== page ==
## Using The KEEPFILTERS Function

At the moment, we know that the calculation behind the scene is working correctly, but how can we know for sure that for each cell, we are only reporting the value for that financial level?

With the help of CALCULATETABLE, we have created a table that contains the financial level, the date column, and the revenue column. We can use the key filter function to create an intersection between the filter context that exists outside of CALCULATETABLE and the one that is being created by the CALCULATETABLE.

Once we click on Confirm, we can see that we are reporting the correct value for each cell and that both version 1 and version 2 are returning the correct value.

So how does this work? The CALCULATE table is going to return the Maintenance level, then Rental, Service External, and Spare parts. The KEEPFILTERS function is going to create an intersection between the maintenance and that table.

Rental is going to create the initial filter context, then the CALCULATETABLE is going to return all the values of the Job category. Then there is going to be an intersection between the Rental and the table returned by the CALCULATETABLE. We are only going to return the tables or the rows for that Rental part only.

And then finally, when we inject SUMMARIZE into the filter context, the CALCULATE function is going to compute the revenue only for Rental. The same process happens for each row.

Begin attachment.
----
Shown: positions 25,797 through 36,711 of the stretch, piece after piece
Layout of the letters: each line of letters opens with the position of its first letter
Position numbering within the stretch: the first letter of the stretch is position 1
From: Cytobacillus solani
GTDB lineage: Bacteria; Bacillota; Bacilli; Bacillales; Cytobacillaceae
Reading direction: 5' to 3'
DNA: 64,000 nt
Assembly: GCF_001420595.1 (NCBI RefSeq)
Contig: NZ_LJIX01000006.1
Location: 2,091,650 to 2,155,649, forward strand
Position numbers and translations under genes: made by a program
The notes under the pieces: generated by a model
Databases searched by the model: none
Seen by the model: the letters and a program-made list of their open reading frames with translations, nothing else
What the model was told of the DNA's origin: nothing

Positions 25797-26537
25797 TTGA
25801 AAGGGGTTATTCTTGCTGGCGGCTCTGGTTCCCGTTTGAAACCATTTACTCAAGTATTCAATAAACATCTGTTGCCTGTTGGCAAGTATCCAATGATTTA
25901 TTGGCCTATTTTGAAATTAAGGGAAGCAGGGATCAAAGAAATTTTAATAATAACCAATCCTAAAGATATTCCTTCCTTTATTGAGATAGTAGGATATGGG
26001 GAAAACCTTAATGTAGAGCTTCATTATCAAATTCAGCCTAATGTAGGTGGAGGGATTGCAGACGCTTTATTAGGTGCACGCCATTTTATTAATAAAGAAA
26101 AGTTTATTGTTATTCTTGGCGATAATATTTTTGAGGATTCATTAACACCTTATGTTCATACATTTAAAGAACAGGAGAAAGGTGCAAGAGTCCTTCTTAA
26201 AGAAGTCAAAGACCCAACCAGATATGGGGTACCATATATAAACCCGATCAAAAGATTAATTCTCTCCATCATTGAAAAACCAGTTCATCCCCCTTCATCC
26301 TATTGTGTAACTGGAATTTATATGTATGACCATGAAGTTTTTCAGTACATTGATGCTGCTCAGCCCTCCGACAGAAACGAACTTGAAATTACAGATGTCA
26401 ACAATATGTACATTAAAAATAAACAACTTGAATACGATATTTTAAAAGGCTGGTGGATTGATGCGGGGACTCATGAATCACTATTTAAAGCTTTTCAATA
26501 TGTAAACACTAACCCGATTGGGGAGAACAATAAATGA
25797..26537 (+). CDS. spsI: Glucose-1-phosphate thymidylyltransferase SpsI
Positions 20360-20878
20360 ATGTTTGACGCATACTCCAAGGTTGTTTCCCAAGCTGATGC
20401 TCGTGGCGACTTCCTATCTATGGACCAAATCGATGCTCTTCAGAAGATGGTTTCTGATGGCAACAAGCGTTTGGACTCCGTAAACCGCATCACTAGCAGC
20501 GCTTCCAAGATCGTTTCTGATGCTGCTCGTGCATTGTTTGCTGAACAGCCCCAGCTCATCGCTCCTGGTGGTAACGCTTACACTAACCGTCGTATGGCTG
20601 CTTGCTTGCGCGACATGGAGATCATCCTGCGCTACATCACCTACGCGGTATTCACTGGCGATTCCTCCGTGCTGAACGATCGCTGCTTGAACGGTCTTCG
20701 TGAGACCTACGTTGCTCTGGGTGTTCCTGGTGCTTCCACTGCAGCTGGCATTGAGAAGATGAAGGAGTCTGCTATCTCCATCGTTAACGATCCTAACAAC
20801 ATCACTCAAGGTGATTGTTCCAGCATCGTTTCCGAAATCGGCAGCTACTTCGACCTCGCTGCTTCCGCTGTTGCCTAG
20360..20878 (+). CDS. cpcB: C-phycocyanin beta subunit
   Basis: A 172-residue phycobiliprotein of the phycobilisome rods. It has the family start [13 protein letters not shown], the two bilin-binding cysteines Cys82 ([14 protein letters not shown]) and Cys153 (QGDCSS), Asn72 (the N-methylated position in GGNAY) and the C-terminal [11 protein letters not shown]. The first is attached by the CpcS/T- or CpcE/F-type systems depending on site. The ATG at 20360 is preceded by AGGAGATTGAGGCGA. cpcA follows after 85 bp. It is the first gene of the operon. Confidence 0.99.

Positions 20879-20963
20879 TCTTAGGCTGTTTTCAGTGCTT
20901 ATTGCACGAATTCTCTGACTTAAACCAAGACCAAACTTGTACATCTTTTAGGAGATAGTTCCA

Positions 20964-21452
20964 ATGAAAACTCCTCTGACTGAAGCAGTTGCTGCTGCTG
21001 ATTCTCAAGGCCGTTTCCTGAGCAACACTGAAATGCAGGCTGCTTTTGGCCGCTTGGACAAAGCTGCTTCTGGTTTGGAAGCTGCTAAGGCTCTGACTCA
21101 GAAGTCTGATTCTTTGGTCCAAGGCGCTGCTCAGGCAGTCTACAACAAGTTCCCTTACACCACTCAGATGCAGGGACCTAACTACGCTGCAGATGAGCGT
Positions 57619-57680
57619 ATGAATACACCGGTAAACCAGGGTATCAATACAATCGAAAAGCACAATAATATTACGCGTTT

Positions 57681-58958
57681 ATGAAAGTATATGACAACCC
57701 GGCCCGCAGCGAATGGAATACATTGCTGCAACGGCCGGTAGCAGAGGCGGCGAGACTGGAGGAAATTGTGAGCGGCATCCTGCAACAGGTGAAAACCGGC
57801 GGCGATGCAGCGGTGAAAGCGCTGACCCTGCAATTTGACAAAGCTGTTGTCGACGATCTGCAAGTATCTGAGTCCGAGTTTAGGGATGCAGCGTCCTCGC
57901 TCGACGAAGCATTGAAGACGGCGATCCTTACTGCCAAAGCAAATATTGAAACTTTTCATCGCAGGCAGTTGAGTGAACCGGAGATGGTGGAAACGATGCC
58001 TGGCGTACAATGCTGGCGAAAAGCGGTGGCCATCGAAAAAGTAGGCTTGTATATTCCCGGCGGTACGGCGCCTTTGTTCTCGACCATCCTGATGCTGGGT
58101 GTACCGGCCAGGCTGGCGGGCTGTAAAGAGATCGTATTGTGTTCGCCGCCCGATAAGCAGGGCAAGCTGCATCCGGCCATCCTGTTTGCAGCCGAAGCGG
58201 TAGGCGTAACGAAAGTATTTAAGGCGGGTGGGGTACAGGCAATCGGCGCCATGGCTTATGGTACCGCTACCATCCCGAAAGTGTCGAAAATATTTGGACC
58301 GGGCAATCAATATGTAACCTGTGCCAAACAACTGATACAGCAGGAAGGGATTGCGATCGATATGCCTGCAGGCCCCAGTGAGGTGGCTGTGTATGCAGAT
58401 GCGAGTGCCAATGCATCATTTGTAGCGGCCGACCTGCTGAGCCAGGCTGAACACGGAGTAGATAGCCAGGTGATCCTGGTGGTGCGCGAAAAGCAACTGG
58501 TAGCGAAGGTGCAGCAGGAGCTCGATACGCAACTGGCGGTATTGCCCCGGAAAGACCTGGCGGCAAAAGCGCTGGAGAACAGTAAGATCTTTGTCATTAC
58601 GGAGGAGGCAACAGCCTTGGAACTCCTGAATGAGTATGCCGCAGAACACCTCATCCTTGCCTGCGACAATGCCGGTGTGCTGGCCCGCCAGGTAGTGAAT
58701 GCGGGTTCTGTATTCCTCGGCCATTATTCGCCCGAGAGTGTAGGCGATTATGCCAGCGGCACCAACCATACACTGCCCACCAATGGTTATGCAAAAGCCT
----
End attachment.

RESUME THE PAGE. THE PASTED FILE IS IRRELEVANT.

## Version 3

Let’s look at another way of computing the same calculation using DAX language Power BI. Let’s create a copy of the Version 2 measure and create another measure. We’re going to name this Version 3.

The idea behind this calculation is that since we are computing the revenue using the CALCULATE function, we do not need to use the ADDCOLUMNS part because we are duplicating the same thing inside and outside of CALCULATE. Instead, we can simply write that the Revenue should not be equal to 0.

Once I click on Confirm, we need to make sure that the code is working so let’s drag the measure inside the matrix.

You can see that the code is actually returning the same value for each cell.

If I try to change the filter context by changing the date in the Date slicer and selecting a couple of values from the Customer Name, you can see that all three measures are actually returning the same value for each row.

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## Conclusion

In this tutorial, we learned how to use a complex logic of traversing back in time from the end date to identify the top three dates. Based on this DAX language Power BI technique, we were able to compute the revenue and show only those values that exist in the filter context. That’s all for now in this tutorial.

Enterprise DNA Experts